Far Inland - a novel by Peter Urpeth (Birlinn Polygon, 2006)
‘Far Inland is a shamanic story for our times. If story tells us of our past and vision speaks to the future, Peter Urpeth has combined both in this delightful work’ – Alastair McIntosh, author of Hell and High Water and fellow of the Centre for Human Ecology
‘The lonely terror of psychic disintegration and explosions of renewal are vividly and brilliantly conveyed here . . . full of authentic evocation’ – Tom Lowenstein, author of Ancient Land, Sacred Whale (Bloomsbury)
Raised in the Outer Hebrides, Sorley MacRath loved the moorlands and the brilliant night skies he knew as a child, but he knew as well the destructive power of the gift of ’second sight’. As a young man he turned his back on the island life for life in Glasgow where, ultimately, he runs an antiquarian bookshop. But events soon prove to him that his inherited powers are far greater than he knew. A violent assault leaves him in a coma and triggers his initiation as a shaman through startling encounters with his ancestors, only for him to wake into a sceptical world with no place for his archaic powers, and he too is uncertain of their truth and unskilled in their application. Haunted by memories and loss, he returns to his island home determined to prove the truth in his powers and his worth. There, living in the long-empty family croft house, he is drawn back to the wild beauty of the moorlands and the Gaelic culture of his childhood. Set on the Isle of Lewis and in Glasgow, Far Inland draws on Gaelic and Inuit mythology and spirituality to inform a contemporary tale that is profoundly original, elegiac and redemptive.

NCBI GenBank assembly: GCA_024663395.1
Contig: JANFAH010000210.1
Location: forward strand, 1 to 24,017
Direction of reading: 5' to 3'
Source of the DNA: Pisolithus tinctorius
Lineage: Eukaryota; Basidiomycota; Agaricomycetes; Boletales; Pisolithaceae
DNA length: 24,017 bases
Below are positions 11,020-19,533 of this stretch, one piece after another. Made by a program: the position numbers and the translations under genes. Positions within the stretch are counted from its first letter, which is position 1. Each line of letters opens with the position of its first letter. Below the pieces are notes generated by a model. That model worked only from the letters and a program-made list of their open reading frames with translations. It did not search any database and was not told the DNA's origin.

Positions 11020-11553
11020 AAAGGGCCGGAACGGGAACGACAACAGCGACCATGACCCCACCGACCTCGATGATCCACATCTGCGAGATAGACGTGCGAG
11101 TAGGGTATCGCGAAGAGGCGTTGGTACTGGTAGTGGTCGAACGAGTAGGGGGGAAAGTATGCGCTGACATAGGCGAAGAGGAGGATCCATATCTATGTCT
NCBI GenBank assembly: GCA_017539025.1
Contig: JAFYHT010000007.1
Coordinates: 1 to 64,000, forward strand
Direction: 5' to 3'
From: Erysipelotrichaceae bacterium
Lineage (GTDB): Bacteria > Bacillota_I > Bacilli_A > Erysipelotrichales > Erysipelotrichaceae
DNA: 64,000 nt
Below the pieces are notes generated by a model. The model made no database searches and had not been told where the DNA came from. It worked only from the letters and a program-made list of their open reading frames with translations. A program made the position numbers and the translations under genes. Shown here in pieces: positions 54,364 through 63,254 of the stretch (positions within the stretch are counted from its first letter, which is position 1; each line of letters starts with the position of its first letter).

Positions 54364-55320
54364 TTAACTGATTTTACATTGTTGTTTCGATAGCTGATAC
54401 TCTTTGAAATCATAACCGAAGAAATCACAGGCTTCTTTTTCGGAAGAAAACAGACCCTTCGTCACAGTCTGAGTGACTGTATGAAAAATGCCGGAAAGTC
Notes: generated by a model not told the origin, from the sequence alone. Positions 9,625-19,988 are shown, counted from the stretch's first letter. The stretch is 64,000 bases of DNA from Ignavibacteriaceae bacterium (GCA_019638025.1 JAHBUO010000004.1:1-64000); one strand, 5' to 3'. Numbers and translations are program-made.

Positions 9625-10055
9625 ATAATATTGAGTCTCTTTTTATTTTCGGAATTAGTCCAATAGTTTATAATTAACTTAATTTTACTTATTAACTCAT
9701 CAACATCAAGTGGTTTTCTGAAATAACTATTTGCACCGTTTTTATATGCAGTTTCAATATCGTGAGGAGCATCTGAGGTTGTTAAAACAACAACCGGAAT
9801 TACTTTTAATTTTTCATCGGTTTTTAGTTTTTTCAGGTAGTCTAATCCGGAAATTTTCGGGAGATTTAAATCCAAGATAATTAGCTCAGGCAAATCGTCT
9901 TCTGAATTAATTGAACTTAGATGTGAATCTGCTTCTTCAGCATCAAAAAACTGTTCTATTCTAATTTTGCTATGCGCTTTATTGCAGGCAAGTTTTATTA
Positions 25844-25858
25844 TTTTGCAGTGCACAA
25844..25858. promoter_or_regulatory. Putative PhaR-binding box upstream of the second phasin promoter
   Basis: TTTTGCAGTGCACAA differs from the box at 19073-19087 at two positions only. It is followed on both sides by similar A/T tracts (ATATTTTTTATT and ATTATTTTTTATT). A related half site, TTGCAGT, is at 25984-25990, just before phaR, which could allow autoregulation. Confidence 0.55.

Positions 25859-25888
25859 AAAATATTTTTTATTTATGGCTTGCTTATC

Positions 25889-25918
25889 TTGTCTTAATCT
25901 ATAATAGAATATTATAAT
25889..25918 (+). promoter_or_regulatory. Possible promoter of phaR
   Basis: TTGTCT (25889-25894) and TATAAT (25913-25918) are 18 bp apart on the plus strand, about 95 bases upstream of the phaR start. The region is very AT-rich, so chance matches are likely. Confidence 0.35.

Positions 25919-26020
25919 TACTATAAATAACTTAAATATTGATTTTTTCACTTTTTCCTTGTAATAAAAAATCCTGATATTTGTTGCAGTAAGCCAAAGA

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Overlapping - a poetry pamphlet by Peter Urpeth (2013)
Overlapping is a digital poetry pamphlet by Peter Urpeth that draws on the poet's engagement with the natural world in Scotland, especially Scotland's bird life and bird mythology. The pamphlet contains 16 poems published in Scotland's literary journals over the last 17 years, and written in the Angus Glens and the Outer Hebrides. The poems draw on the author's engagement with Gaelic mythology, Arctic and sub-Arctic shamanism, old English and Anglo-saxon, and personal interactions with the natural world. The work has been compared to the poetry of Basil Bunting and the Lyrical Ballads whilst being writtten in a simple and direct style.
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